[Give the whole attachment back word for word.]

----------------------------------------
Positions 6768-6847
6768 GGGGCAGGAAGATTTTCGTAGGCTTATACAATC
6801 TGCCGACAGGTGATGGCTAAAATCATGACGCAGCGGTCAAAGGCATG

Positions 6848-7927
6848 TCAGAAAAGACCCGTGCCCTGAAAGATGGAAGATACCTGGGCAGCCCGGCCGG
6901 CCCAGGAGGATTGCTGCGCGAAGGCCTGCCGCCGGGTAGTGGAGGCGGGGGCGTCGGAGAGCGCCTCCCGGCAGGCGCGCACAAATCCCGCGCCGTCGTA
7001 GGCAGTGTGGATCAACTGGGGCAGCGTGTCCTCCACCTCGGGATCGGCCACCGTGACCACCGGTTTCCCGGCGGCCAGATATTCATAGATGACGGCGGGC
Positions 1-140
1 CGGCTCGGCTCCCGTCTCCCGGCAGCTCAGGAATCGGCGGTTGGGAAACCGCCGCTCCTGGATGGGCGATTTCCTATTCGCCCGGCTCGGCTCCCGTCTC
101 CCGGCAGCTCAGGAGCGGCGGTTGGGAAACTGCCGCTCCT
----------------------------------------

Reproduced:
Positions 6768-6847
6768 GGGGCAGGAAGATTTTCGTAGGCTTATACAATC
6801 TGCCGACAGGTGATGGCTAAAATCATGACGCAGCGGTCAAAGGCATG

Positions 6848-7927
6848 TCAGAAAAGACCCGTGCCCTGAAAGATGGAAGATACCTGGGCAGCCCGGCCGG
6901 CCCAGGAGGATTGCTGCGCGAAGGCCTGCCGCCGGGTAGTGGAGGCGGGGGCGTCGGAGAGCGCCTCCCGGCAGGCGCGCACAAATCCCGCGCCGTCGTA
7001 GGCAGTGTGGATCAACTGGGGCAGCGTGTCCTCCACCTCGGGATCGGCCACCGTGACCACCGGTTTCCCGGCGGCCAGATATTCATAGATGACGGCGGGC
Positions 1-140
1 CGGCTCGGCTCCCGTCTCCCGGCAGCTCAGGAATCGGCGGTTGGGAAACCGCCGCTCCTGGATGGGCGATTTCCTATTCGCCCGGCTCGGCTCCCGTCTC
101 CCGGCAGCTCAGGAGCGGCGGTTGGGAAACTGCCGCTCCT